• Ongoing Support and Technical Assistance – Sources of Strength staff provides monthly teleconference support as well as planning materials and resources for each step of the way.


Sources of Strength is an ongoing comprehensive wellness program. It is not a one-time training event.  Costs include front end support for stakeholder buy in,  a day of training for adult advisors, four-five hour training for each peer leader team, ongoing support for teams, web based resources, print materials and template resources.

  • Base level costs are $5,000 per school/team. Additional components, such as community and parent trainings may be an additional cost. Complete a start-up questionnaire and contact info@sourcesofstrength.org for a more specific quote for your region.  

  • A Sources of Strength grant writing packet is available for local projects to cut and paste and insert into their local funding or grant proposals in efforts to obtain funding for local Sources of Strength.

  • Sources of Strength is committed to providing the highest quality prevention program at the lowest cost possible – we occasionally have scholarships available and will try to assist groups and communities in whatever way we can. We never want cost to be the barrier in bringing Sources of Strength to a community. 

  • Sources of Strength has participated in one of the nation’s largest rigorous randomized trials of a youth suicide prevention effort.  While not all teams participate in such a rigorous evaluation, we encourage local groups to evaluate their peer leader efforts. Several tools have been created specifically for Sources of Strength.  A quality data/evaluation toolkit and website is available for Sources of Strength programs through The University of Rochester, NY – Sources of Strength National Peer Leadership Evaluation at a reasonable rate.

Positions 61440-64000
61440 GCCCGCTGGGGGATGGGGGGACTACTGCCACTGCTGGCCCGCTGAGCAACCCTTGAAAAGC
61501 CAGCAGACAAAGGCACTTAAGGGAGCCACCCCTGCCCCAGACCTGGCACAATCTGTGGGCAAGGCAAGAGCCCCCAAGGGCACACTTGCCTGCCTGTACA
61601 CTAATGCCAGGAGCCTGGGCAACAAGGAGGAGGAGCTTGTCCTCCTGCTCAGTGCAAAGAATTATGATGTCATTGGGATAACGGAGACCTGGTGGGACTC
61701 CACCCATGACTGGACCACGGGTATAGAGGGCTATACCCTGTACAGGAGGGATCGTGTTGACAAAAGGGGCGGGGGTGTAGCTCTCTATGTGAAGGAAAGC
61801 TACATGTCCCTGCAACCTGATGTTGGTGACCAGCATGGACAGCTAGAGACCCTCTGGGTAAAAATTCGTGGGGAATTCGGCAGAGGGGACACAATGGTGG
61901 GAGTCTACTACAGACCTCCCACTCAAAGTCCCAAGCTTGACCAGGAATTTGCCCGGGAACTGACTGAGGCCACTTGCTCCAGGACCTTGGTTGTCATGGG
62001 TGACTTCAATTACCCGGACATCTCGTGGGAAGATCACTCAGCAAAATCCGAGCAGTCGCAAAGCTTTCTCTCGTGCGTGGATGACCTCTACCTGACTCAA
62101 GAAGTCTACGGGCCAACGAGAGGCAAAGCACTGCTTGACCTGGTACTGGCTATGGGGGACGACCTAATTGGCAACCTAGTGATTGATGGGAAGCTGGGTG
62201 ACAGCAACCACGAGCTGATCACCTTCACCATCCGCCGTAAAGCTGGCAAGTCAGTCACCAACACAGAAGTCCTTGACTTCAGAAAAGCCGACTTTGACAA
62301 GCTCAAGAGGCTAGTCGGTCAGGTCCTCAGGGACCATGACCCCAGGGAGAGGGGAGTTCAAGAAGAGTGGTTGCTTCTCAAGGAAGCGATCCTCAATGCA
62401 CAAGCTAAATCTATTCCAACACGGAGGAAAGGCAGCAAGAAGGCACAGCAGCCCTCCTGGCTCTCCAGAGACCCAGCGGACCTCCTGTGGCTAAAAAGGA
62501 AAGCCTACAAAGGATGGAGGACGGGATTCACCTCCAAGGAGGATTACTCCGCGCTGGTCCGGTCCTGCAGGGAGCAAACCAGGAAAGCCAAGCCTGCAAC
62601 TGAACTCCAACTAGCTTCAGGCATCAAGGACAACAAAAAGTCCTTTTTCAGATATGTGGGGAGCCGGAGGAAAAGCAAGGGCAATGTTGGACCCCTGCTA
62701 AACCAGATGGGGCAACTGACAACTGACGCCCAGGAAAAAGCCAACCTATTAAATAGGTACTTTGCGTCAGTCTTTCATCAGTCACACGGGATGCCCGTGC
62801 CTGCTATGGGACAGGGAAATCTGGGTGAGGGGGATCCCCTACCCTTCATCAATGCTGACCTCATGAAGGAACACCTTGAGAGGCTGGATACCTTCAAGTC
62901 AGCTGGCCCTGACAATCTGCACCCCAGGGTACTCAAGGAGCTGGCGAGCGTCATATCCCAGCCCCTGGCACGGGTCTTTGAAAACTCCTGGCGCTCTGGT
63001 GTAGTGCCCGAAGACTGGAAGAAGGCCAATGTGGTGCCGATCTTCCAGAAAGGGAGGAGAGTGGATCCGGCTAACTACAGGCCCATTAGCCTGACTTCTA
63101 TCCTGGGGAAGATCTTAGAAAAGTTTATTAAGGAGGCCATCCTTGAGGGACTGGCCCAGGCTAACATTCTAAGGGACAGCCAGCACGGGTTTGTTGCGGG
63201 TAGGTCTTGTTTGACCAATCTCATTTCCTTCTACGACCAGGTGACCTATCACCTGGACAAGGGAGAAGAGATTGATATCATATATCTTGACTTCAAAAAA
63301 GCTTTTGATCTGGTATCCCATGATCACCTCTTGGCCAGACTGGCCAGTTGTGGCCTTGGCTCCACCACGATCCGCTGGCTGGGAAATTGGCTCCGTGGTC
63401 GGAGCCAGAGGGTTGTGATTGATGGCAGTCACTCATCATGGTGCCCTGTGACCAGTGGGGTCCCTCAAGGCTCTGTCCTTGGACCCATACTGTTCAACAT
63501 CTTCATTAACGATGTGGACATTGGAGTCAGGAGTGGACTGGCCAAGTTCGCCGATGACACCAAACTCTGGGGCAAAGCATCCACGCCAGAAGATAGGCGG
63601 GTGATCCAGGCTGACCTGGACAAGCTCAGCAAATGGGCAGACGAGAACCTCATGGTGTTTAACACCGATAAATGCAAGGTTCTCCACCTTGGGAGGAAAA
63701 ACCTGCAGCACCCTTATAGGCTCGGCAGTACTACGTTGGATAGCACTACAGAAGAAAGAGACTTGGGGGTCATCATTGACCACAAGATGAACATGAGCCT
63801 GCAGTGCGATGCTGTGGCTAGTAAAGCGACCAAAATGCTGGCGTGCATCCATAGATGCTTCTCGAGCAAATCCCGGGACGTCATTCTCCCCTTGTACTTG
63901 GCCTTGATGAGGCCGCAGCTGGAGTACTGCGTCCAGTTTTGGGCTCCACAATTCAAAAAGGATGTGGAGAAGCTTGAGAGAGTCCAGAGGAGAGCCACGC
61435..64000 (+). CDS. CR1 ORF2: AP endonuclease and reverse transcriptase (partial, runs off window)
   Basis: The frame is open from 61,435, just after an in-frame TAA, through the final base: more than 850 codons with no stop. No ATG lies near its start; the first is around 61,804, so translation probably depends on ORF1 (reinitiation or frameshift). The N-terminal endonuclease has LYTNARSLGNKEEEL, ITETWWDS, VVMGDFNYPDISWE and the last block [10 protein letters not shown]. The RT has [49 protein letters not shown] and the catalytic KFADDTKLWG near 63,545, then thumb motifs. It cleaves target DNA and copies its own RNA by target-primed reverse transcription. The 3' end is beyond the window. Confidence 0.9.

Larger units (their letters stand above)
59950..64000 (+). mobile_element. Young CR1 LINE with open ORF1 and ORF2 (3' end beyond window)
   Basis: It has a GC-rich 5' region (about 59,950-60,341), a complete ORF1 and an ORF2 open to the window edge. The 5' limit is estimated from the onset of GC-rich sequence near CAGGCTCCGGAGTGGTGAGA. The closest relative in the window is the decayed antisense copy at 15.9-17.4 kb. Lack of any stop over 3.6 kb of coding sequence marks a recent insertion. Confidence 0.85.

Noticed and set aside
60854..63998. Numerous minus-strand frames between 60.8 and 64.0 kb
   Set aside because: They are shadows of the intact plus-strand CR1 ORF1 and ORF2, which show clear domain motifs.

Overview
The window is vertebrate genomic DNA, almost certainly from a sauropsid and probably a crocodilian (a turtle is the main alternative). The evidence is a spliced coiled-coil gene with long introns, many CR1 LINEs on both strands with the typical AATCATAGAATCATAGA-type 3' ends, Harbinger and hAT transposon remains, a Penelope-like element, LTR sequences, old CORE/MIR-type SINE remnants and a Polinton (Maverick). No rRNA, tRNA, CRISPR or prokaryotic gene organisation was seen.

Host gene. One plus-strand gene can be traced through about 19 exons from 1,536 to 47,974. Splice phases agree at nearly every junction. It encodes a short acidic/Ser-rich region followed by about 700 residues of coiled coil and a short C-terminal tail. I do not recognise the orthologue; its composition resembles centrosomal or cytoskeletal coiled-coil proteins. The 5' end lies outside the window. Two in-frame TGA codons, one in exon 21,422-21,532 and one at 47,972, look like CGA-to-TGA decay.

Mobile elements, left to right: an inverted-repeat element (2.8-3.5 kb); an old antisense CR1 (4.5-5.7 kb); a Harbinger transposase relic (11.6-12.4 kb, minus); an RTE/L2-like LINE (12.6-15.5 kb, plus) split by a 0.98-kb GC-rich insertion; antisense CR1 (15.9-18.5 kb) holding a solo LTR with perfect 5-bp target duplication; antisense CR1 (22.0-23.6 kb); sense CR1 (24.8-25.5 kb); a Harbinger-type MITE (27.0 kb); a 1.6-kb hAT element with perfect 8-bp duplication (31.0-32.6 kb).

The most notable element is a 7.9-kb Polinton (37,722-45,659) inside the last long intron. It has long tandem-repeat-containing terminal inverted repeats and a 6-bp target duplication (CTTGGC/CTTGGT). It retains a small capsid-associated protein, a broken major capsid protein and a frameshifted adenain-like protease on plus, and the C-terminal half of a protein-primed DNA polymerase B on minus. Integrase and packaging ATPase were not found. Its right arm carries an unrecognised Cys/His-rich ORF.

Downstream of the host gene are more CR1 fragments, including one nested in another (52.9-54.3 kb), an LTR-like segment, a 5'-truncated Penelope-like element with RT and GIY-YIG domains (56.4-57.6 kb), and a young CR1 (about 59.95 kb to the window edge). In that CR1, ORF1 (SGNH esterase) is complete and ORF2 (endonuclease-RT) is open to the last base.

Adult advisors can expect to spend approximately 40 hours over a 3-6 month program. This includes a 3-6 hour orientation training and brief monthly teleconference support meetings with Sources of Strength staff but most of this time is spent supporting the peer teams.  Peer leaders spend from 15-50 hours over a 3-6 month program, including a four-hour initial peer training. Most adult advisors will spend around an hour per week working with Sources of Strength. 


Sources of Strength is a strength-based comprehensive wellness program that focuses on suicide prevention but impacts other issues such as substance abuse and violence. The program is based on a relational connections model that uses teams of peer leaders mentored by adult advisors to change peer social norms about help seeking and encourages students to individually assess and develop strengths in their life.

Sources of Strength is most often implemented as a school-based program in middle school, high school, or college. However Sources of Strength is also often used in community, faith-based, and cultural settings. It promotes and focuses on connectivity, school bonding, peer-adult partnerships, and help seeking behaviors.

Trained peer leaders use their network of friends to:

  • Have one-on-one conversations.

  • Develop a Hope, Help, Strength poster and/or psa program using local faces and voices.

  • Present peer to peer presentations.

  • Develop video, internet, or texting messages.

The program is often initiated as 3-6 month project, but is designed as a multi-year project with ongoing peer messaging and contacts growing over time.